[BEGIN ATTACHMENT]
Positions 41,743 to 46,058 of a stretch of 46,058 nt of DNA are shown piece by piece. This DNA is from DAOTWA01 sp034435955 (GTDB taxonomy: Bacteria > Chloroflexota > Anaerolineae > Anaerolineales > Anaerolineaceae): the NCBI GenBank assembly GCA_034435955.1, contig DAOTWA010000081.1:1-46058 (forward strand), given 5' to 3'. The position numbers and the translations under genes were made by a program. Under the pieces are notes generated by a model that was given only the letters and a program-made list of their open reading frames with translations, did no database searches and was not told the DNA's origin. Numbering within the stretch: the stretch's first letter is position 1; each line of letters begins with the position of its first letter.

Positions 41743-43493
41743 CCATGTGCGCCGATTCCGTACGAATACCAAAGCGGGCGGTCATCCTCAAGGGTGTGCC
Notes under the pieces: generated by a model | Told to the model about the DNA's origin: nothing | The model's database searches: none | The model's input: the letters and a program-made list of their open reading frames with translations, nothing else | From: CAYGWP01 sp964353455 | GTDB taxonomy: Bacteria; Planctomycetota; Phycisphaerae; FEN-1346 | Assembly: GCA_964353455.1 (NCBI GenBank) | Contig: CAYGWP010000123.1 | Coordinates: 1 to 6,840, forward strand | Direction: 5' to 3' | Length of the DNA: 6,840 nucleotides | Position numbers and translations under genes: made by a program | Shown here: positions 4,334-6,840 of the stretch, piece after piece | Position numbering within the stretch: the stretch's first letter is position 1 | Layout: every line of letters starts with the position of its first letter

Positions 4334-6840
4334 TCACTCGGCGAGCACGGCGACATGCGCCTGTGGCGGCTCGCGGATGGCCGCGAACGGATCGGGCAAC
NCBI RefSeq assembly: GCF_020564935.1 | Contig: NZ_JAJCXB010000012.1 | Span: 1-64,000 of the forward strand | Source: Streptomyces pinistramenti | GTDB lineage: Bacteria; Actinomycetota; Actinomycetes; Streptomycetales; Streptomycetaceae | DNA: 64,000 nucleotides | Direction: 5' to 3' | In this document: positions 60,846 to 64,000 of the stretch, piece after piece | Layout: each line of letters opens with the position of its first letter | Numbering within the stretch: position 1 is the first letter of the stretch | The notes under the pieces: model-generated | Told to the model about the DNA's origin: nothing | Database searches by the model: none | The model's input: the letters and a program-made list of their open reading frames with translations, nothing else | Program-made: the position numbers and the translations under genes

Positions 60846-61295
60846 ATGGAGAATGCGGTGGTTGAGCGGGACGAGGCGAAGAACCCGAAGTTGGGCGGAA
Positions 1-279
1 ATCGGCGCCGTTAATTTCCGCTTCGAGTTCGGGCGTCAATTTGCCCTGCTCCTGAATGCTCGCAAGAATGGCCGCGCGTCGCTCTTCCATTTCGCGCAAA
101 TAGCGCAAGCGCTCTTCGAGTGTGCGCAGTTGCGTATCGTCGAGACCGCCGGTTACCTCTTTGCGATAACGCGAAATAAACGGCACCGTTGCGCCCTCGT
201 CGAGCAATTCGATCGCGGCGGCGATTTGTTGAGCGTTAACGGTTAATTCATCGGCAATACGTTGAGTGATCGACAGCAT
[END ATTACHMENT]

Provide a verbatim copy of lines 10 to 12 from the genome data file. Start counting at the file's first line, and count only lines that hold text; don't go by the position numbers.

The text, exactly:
Positions 1-279
1 ATCGGCGCCGTTAATTTCCGCTTCGAGTTCGGGCGTCAATTTGCCCTGCTCCTGAATGCTCGCAAGAATGGCCGCGCGTCGCTCTTCCATTTCGCGCAAA
101 TAGCGCAAGCGCTCTTCGAGTGTGCGCAGTTGCGTATCGTCGAGACCGCCGGTTACCTCTTTGCGATAACGCGAAATAAACGGCACCGTTGCGCCCTCGT